Jèrriais distinguishes between simple, progressive and perfect aspect:



preterite j'pâlînmes we spoke
progressive ou 'tait à pâler she was speaking
perfect ous avez pâlé you have spoken
imperfect j'pâlais I spoke


simple j'pâl'lai I will speak
progressive tu s'sa à pâler you will be speaking
perfect oulle étha pâlé she will have spoken


simple j'pâle I speak
progressive i' sont à pâler they are speaking


Verbs can be made iterative in aspect by prefixing èr- (long form) or r' (short form):

aver have
èraver have again
êt' be
èrêt' be again
netti clean
èrnettit clean again
muchi hide
èrmuchi hide again
èrgarder watch
èrèrgarder watch again
téléphoner phone
èrtéléphoner phone again


This sign for a cidermaking event demonstrates the gemination s's in the gerund faîs'sie

Verbs can be transformed into gerunds, which are commonly used:

chanter sing
chant'tie singing
faithe make
faîs'sie making
haler pull
hal'lie hauling, haulage
partchi park
parqu'thie parking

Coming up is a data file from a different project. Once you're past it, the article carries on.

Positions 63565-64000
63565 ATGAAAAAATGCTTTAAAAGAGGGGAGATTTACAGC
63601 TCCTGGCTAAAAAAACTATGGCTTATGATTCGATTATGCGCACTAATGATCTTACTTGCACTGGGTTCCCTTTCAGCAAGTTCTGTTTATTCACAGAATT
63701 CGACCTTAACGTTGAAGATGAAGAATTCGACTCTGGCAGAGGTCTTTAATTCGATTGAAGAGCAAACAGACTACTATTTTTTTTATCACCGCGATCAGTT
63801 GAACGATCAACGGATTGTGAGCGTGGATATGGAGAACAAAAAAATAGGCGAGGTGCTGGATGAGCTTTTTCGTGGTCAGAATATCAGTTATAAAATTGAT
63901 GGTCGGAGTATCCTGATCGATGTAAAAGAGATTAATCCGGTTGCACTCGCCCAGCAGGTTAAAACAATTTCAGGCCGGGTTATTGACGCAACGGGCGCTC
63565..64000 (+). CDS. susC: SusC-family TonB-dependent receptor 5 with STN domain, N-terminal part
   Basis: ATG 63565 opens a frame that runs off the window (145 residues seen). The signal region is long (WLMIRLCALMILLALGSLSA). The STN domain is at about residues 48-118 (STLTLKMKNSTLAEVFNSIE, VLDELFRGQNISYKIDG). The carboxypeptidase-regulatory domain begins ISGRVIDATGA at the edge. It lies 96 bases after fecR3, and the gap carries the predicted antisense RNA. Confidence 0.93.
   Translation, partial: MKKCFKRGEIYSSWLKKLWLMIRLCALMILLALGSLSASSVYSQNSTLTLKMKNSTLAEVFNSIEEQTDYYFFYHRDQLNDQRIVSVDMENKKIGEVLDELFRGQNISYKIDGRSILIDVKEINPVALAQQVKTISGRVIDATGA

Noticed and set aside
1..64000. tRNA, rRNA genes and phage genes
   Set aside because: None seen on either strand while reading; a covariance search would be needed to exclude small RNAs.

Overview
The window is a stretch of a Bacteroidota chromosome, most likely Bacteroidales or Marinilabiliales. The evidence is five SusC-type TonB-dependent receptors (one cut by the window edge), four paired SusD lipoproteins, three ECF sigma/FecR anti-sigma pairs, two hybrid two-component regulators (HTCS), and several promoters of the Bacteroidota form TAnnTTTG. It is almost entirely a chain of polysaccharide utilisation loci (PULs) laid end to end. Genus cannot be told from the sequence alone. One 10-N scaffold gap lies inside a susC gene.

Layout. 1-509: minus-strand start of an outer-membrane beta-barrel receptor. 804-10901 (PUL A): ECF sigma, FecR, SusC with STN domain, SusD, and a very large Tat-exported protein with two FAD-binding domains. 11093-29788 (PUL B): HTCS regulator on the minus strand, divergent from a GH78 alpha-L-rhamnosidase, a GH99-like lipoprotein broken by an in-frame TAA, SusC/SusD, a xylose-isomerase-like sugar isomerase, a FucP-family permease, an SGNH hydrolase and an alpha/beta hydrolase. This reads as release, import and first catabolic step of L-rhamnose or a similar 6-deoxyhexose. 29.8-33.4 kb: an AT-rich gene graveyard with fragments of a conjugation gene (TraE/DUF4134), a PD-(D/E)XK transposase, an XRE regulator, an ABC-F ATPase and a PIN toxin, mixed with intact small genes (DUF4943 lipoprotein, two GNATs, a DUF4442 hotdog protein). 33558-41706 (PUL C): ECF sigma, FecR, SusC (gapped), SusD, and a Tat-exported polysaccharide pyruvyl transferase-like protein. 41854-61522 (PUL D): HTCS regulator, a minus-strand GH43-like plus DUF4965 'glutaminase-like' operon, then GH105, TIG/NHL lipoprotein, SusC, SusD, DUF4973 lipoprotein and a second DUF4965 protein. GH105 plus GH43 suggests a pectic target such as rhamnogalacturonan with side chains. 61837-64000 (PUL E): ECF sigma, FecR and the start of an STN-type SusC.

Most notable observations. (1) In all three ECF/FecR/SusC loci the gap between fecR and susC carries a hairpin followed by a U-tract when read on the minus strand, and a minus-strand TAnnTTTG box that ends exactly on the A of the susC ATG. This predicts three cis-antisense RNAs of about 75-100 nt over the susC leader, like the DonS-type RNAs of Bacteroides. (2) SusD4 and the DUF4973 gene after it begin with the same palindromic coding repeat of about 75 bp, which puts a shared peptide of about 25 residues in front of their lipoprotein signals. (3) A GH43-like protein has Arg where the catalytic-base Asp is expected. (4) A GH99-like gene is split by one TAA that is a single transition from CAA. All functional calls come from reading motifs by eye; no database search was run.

liéthe read
liéthie reading
faxer fax
faxéthie faxing


A trilingual sign in Saint Helier, in English, Jèrriais and French
Bilingual banner for Make Poverty History, July 2005, reading Nânnîn à la pouôrreté (No to poverty)
Jèrri Jersey Jersey
beinv'nu bienvenue welcome
bel cour yard
bieauté beauté beauty
bouônjour bonjour hello
pantalon trousers
brînge brosse brush
chièr cher dear
compather comparer compare
l'êtrangi l'étranger abroad
janmais jamais never
lian lien link
sac bag
tchaîse chaise chair
chien dog
ticl'ye bouilloire kettle
viages voyages journeys
yi oeil eye

See also


  1. ^ Jèrriais at Ethnologue (18th ed., 2015)
  2. ^ Nordhoff, Sebastian; Hammarström, Harald; Forkel, Robert; Haspelmath, Martin, eds. (2013). "Jerriais".